Are You a Winter Person or a Summer Person? Your Genes May Hold the Answer

We round up the latest research, health news, and fitness tips to energize and inspire.

By Allison Jones May 12, 2015

♦ Are the seasons changing your genes? New research published in the journal Nature Communications reveals that our genes may be impacted by the seasons, which could explain why certain diseases and illnesses are more prevalent in the colder or warmer months. The study, involving more than 16,000 people worldwide, suggests that genes related to inflammation, cardiovascular disease, Type 1 diabetes, multiple sclerosis, and rheumatoid arthritis are activated or deactivated in certain people, depending on the season's changing daylight and temperature.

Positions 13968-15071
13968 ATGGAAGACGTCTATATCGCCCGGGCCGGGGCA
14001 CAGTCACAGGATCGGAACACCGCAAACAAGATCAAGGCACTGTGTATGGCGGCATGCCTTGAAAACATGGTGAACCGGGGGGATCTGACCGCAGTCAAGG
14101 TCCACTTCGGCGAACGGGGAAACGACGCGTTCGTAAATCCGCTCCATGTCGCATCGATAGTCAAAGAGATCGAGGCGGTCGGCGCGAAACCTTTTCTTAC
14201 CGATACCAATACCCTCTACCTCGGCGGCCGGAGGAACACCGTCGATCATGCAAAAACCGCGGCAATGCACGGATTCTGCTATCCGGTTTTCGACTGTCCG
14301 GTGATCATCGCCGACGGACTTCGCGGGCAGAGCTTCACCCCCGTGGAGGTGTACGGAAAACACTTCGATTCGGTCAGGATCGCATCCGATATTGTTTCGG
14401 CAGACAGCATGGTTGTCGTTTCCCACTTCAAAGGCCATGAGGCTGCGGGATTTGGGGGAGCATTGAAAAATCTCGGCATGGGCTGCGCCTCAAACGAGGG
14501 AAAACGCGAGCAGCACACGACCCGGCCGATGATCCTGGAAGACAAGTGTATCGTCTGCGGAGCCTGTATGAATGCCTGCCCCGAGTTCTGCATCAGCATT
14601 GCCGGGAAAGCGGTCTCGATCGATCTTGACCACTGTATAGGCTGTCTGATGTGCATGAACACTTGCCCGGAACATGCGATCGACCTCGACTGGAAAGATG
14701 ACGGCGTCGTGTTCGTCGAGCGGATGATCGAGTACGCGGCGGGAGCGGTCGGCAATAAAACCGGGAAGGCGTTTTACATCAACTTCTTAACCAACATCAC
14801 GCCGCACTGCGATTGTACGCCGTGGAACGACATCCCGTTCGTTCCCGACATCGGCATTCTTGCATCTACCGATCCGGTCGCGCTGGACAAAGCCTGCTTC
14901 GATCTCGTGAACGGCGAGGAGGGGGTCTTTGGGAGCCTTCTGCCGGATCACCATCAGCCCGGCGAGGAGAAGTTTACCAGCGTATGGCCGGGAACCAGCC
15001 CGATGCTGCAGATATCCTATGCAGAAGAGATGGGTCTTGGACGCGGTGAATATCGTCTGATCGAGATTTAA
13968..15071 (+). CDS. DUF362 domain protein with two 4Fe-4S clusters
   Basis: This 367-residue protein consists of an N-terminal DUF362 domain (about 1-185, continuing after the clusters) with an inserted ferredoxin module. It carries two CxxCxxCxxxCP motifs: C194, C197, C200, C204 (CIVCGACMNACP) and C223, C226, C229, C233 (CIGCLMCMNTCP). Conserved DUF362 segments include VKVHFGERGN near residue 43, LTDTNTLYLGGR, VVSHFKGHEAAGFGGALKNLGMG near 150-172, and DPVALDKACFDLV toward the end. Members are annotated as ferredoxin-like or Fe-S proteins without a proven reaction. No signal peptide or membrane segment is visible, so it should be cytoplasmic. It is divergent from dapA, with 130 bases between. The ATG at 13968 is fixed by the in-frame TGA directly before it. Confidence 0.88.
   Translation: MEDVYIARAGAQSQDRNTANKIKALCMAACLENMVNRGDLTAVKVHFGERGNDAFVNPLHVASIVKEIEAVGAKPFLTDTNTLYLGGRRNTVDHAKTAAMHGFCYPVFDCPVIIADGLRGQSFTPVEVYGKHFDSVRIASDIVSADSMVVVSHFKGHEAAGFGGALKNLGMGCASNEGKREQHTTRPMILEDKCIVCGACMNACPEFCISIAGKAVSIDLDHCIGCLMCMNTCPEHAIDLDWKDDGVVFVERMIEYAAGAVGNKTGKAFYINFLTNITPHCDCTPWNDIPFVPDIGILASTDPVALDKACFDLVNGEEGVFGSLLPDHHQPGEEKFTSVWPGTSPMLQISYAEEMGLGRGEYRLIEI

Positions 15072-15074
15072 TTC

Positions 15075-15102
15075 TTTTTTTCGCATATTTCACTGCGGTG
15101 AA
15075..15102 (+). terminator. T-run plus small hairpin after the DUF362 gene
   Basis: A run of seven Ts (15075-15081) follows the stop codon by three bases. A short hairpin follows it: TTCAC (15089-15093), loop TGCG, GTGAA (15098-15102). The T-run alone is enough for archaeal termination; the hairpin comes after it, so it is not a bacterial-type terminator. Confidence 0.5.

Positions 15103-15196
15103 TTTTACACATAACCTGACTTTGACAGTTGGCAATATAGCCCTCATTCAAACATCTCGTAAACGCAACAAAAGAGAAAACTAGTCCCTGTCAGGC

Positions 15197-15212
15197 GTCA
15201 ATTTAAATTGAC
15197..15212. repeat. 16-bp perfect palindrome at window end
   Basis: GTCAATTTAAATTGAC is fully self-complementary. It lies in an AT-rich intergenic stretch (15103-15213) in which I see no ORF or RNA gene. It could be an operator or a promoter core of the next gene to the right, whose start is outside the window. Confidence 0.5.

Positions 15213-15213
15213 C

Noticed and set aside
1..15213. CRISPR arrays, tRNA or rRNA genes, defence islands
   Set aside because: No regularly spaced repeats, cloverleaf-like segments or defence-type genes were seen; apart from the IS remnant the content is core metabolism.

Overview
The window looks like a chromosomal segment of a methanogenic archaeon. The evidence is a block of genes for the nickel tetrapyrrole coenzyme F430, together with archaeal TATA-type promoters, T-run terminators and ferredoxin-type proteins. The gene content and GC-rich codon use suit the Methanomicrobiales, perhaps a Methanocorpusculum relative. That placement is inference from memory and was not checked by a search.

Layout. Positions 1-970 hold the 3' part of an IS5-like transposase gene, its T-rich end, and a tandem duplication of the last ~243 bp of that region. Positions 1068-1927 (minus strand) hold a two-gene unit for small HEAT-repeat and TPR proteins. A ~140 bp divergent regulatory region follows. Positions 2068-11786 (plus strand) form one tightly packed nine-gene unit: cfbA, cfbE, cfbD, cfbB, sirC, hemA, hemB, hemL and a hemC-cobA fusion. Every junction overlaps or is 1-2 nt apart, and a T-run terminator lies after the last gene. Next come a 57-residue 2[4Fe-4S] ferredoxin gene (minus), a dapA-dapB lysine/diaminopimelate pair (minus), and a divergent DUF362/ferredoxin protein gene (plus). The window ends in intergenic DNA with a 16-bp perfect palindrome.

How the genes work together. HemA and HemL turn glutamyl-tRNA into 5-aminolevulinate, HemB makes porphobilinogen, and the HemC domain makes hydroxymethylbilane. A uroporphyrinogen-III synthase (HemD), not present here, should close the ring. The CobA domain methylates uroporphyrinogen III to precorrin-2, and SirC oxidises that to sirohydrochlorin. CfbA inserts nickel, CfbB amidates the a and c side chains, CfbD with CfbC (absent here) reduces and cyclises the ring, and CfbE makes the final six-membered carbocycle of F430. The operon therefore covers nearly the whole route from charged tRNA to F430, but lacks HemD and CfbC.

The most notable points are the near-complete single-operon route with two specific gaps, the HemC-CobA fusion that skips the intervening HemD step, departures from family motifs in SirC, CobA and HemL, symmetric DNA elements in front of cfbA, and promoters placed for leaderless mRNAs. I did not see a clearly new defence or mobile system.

♦ Cooking Light names the Portland Farmers Market at PSU one of the nation's top farmers markets in the magazine's June issue, giving a special shout out to major market fan Cathy Whims of Nostrana as well as local Padrón peppers, kimchi, and flaky salt made with local seawater (well, hello Jacobsen). The healthy mag also shares a market-fresh recipe from Tastebud—Mark Doxtader's Grilled Purple Sprouting Broccoli and Bacon Pizza.  

Want to stick to a healthy habit? A new study shows that people are more likely to adopt (and keep) a positive health habit if their sweetheart changes at the same time. It may seem obvious, and many studies have shown that negative behaviors like smoking or staying sedentary are easy to pick up from loves ones, but this is the first study to explore the potential impact of positive health changes on partners. So couple up and get healthy!

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